ATO’s Bitcoin super warning
‘We had people waiting for 1½ hours ... before they could get in to make a purchase’
PAUL ENGEMAN ON SMSF DEMAND
The Australian Taxation Office has warned trustees of self-managed super funds of the dangers of investing in Bitcoin and other crypto-currencies, amid an investment surge and dramatic losses.
The ATO, which regulates selfmanaged funds, said there was growing interest in cryptocurrency investment by SMSFs, but the relatively new asset class posed risks.
In advice provided to The Weekend Australian, the ATO said there was no specific prohibition on SMSFs investing in cryptocurrencies, but it warned of the need to maintain a clear separation between personally owned crypto-currency assets and those owned by the fund.
It cautioned that SMSF-held assets must be suitable as retirement investments.
“Some of the unique features of Bitcoin and crypto-currencies may make it more difficult for SMSF trustees to maintain compliance … particularly in relation to the requirement that ownership of SMSF assets are kept clearly separate from the trustee’s personal assets,” the ATO said.
“As is always the case with any SMSF investment, SMSF trustees need to ensure that an investment of this nature is consistent with their fund’s investment strategy.”
It said trustees should also be aware that Bitcoin and cryptocurrencies were not exempt from the general prohibition against SMSFs acquiring assets from related parties. In order to qualify for superannuation tax concessions, SMSF’s need to prove they are for the sole purpose of retirement benefits of members.
The ATO is currently preparing general advice on superannu- ation regulatory issues as part of broader advice on tax issues relating to crypto-currencies.
More than $500 billion has been wiped off the global cryptocurrency market since the start of the year, after a speculative preChristmas frenzy turned sour.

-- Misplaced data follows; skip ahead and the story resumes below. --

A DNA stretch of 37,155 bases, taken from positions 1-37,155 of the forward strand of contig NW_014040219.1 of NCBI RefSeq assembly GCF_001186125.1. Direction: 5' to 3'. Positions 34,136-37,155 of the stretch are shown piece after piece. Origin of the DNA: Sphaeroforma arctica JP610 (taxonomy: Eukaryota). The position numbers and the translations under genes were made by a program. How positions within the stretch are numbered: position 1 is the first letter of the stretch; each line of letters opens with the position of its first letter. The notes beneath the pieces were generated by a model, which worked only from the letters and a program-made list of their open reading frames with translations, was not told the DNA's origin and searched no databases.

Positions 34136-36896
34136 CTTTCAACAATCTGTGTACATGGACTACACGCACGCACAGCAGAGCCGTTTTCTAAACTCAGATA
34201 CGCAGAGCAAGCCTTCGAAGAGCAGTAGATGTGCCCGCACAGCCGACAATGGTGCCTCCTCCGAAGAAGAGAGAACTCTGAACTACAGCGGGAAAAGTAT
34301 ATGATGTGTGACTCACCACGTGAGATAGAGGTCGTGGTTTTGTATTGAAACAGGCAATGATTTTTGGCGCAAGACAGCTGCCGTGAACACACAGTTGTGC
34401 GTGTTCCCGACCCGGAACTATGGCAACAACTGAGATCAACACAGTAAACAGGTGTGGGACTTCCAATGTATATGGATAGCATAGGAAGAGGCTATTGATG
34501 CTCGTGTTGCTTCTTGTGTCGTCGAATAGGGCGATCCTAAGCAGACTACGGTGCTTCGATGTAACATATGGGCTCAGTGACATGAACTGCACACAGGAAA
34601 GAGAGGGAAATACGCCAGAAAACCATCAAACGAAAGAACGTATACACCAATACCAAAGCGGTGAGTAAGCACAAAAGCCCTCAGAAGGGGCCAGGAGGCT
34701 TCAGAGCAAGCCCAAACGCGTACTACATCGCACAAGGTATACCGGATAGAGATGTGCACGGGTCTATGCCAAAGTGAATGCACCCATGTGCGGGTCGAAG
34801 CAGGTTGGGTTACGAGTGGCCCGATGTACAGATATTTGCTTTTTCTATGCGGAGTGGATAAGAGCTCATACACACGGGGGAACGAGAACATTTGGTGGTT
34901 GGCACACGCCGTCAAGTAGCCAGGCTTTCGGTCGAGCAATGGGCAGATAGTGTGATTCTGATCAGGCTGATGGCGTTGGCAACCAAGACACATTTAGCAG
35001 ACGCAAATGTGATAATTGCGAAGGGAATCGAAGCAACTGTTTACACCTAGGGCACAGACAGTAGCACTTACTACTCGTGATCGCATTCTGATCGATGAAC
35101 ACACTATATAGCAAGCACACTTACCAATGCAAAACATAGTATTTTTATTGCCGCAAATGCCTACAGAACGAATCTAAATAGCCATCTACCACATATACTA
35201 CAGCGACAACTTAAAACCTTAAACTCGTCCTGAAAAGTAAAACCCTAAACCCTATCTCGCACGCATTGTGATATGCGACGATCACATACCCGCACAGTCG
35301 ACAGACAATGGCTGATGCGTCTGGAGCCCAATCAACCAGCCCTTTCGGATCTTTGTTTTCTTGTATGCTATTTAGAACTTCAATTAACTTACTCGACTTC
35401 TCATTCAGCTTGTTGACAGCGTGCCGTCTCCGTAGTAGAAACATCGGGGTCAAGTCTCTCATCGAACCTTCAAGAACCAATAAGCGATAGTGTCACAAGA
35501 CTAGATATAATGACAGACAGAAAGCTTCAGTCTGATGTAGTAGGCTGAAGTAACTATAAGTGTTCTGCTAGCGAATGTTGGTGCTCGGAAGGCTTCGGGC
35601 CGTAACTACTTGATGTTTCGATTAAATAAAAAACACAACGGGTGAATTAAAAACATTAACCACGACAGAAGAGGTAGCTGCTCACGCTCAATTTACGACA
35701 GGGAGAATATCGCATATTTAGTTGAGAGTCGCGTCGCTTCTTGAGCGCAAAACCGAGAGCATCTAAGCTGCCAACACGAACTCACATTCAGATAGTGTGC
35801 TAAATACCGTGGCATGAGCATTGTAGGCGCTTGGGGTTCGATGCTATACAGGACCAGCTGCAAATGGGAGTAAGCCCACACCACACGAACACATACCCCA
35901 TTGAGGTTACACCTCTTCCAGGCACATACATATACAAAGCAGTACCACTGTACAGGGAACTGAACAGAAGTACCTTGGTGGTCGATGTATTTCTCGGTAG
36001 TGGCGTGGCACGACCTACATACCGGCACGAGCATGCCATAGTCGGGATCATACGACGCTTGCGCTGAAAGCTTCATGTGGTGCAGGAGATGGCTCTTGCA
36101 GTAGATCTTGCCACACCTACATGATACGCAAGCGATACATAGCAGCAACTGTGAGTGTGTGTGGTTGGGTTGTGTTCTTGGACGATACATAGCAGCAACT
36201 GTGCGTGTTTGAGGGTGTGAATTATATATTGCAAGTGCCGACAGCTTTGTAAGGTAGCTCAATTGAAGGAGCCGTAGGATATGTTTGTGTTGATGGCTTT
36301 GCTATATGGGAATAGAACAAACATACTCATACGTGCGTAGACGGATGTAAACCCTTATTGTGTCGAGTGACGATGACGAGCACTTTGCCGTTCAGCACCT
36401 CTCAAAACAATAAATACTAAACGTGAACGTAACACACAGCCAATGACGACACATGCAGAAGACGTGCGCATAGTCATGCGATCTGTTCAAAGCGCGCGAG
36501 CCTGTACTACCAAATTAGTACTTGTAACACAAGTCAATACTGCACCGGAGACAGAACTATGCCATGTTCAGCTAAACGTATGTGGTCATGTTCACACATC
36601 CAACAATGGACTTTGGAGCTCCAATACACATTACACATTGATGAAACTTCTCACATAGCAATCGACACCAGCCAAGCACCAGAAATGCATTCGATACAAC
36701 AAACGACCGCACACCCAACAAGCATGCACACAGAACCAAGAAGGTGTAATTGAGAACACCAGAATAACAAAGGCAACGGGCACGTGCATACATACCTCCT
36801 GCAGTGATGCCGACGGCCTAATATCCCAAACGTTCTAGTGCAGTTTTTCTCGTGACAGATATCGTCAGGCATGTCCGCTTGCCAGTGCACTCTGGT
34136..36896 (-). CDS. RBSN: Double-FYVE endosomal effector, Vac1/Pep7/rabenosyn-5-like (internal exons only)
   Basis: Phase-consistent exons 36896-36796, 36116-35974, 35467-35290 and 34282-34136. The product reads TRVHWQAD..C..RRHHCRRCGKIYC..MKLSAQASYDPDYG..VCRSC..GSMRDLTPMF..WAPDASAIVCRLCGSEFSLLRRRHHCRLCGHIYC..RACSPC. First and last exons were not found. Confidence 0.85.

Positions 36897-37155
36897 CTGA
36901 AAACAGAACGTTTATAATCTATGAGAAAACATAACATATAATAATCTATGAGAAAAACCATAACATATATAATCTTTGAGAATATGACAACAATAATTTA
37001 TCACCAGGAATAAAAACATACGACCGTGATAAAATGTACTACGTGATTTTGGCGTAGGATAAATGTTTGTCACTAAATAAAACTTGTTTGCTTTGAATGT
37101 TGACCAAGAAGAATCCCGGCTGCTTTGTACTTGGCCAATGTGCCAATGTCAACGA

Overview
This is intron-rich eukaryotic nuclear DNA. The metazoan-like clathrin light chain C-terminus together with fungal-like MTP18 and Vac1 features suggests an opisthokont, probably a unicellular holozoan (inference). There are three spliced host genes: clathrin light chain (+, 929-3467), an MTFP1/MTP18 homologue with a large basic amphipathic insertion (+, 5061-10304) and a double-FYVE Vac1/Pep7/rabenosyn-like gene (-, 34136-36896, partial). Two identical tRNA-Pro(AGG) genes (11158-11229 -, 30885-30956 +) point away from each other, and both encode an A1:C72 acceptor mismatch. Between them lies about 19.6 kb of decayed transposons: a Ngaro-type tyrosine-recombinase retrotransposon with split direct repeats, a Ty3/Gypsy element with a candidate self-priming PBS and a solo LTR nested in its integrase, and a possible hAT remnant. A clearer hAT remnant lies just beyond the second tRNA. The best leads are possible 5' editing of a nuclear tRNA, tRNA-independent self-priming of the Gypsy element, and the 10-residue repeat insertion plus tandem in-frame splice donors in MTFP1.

One Bitcoin was worth $10,200 yesterday — down from $25,800 in December, but still up nearly 1000 per cent for those who bought 12 months ago.
Self-Managed Superannuation Fund Association chief executive John Maroney compared investing in crypto-currencies to investing in start-ups or buying bonds from distressed Third World countries.
“Bitcoin and crypto-currency in general would fall into the cate- gory of speculative assets. These are ones where you really need to be prepared to lose the lot,” Mr Maroney said.
“It’s unlikely to be considered a suitable feature of a retirement investment strategy to hold much in the way of speculative assets.”
Mr Maroney said funds with more than a small proportion of speculative investments risked non-compliance and stiff penalties.
Queensland gold and silver dealers Ainslie Bullion started dealing in crypto-currencies in August last year.
Director Paul Engeman said demand from SMSF investors had been “extraordinary”.
“It’s a very large part of our customer base,” he said. “At one stage we had people waiting for 1½ hours in the waiting room before they could get in to make a purchase.”
Mr Engeman said the firm provided the required documentation to meet ATO requirements.
“Just as we do with bullion, we prepare an invoice in the fund’s name that shows how much was purchased and, importantly, the address of the wallet where it was loaded.”
He said the public nature of crypto-currency blockchains — the distributed ledgers on which they are built — made the asset class “highly auditable”.
The ATO has in recent times issued guidelines that gains from crypto-currency investments are taxable and subject to capital gains tax rules, but it has made no formal rulings.